In mathematics, a homogeneous function is a function with multiplicative scaling behaviour: if the argument is multiplied by a factor, then the result is multiplied by some power of this factor. More precisely, if ƒ : V → W is a function between two vector spaces over a field F, and k is an integer, then ƒ is said to be homogeneous of degree k if

f(\alpha \mathbf{v}) = \alpha^k f(\mathbf{v})


(1)

for all nonzero α ∈ F and v ∈ V. This implies it has scale invariance. When the vector spaces involved are over the real numbers, a slightly less general form of homogeneity is often used, requiring only that (1) hold for all α > 0.
Homogeneous functions can also be defined for vector spaces with the origin deleted, a fact that is used in the definition of sheaves on projective space in algebraic geometry. More generally, if S ⊂ V is any subset that is invariant under scalar multiplication by elements of the field (a "cone"), then a homogeneous function from S to W can still be defined by (1).
Contents

Examples 1

Linear functions 1.1

Homogeneous polynomials 1.2

Polarization 1.3

Rational functions 1.4

Nonexamples 2

Logarithms 2.1

Affine functions 2.2

Positive homogeneity 3

Homogeneous distributions 4

Application to differential equations 5

See also 6

References 7

External links 8
Examples
A homogeneous function is not necessarily
continuous, as shown by this example. This is the function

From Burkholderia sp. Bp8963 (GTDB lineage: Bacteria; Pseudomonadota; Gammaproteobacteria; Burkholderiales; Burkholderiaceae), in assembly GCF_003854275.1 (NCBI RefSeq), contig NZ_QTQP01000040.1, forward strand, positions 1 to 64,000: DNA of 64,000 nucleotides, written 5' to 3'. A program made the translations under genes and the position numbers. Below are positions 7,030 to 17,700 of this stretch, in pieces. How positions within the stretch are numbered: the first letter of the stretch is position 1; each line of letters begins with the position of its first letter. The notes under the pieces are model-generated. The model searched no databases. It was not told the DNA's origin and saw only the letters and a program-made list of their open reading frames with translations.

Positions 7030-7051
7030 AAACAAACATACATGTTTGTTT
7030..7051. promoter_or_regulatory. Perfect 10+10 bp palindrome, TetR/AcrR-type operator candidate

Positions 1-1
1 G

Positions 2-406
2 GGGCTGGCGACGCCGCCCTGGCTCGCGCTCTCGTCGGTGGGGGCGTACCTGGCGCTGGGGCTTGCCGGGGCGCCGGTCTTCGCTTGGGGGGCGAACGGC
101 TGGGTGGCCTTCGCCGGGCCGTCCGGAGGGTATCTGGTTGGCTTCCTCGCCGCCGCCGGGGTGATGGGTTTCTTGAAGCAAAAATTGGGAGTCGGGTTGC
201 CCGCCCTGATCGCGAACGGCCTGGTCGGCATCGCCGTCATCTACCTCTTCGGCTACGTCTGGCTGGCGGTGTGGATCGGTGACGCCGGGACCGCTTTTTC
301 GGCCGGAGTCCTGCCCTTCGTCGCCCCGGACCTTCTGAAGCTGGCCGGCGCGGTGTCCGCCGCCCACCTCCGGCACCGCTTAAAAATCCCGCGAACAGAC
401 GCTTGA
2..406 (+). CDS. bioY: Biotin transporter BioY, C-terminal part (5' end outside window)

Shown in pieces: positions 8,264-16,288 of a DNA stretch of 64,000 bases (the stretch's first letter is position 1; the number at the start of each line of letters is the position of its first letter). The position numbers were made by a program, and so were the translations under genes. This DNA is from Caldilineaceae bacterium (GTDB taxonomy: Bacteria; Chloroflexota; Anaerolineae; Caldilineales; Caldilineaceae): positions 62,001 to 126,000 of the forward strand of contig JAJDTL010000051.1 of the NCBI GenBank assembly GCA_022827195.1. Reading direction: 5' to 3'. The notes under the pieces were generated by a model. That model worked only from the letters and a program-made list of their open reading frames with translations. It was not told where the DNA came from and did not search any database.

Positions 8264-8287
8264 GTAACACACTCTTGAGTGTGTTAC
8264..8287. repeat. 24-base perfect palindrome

f defined by
f(x,y)=x if
xy>0 or
f(x,y)=0 if
xy \leq 0. This function is homogeneous of order 1, i.e.
f(\alpha x, \alpha y)= \alpha f(x,y) for any real numbers
\alpha,x,y. It is discontinuous at
y=0, x \neq 0.
Linear functions
Any linear function ƒ : V → W is homogeneous of degree 1 since by the definition of linearity

f(\alpha \mathbf{v})=\alpha f(\mathbf{v})
for all α ∈ F and v ∈ V. Similarly, any multilinear function ƒ : V_{1} × V_{2} × ... V_{n} → W is homogeneous of degree n since by the definition of multilinearity

f(\alpha \mathbf{v}_1,\ldots,\alpha \mathbf{v}_n)=\alpha^n f(\mathbf{v}_1,\ldots, \mathbf{v}_n)
for all α ∈ F and v_{1} ∈ V_{1}, v_{2} ∈ V_{2}, ..., v_{n} ∈ V_{n}. It follows that the nth differential of a function ƒ : X → Y between two Banach spaces X and Y is homogeneous of degree n.
Homogeneous polynomials
Monomials in n variables define homogeneous functions ƒ : F^{n} → F. For example,

f(x,y,z)=x^5y^2z^3 \,
is homogeneous of degree 10 since

f(\alpha x, \alpha y, \alpha z) = (\alpha x)^5(\alpha y)^2(\alpha z)^3=\alpha^{10}x^5y^2z^3 = \alpha^{10} f(x,y,z). \,
The degree is the sum of the exponents on the variables; in this example, 10=5+2+3.
A homogeneous polynomial is a polynomial made up of a sum of monomials of the same degree. For example,

x^5 + 2 x^3 y^2 + 9 x y^4 \,
is a homogeneous polynomial of degree 5. Homogeneous polynomials also define homogeneous functions.
Polarization
A multilinear function g : V × V × ... V → F from the nth Cartesian product of V with itself to the underlying field F gives rise to a homogeneous function ƒ : V → F by evaluating on the diagonal:

f(v) = g(v,v,\dots,v).
The resulting function ƒ is a polynomial on the vector space V.
Conversely, if F has characteristic zero, then given a homogeneous polynomial ƒ of degree n on V, the polarization of ƒ is a multilinear function g : V × V × ... V → F on the nth Cartesian product of V. The polarization is defined by

g(v_1,v_2,\dots,v_n) = \frac{1}{n!} \frac{\partial}{\partial t_1}\frac{\partial}{\partial t_2}\cdots \frac{\partial}{\partial t_n}f(t_1v_1+\cdots+t_nv_n).
These two constructions, one of a homogeneous polynomial from a multilinear form and the other of a multilinear form from a homogeneous polynomial, are mutually inverse to one another. In finite dimensions, they establish an isomorphism of graded vector spaces from the symmetric algebra of V^{∗} to the algebra of homogeneous polynomials on V.
Rational functions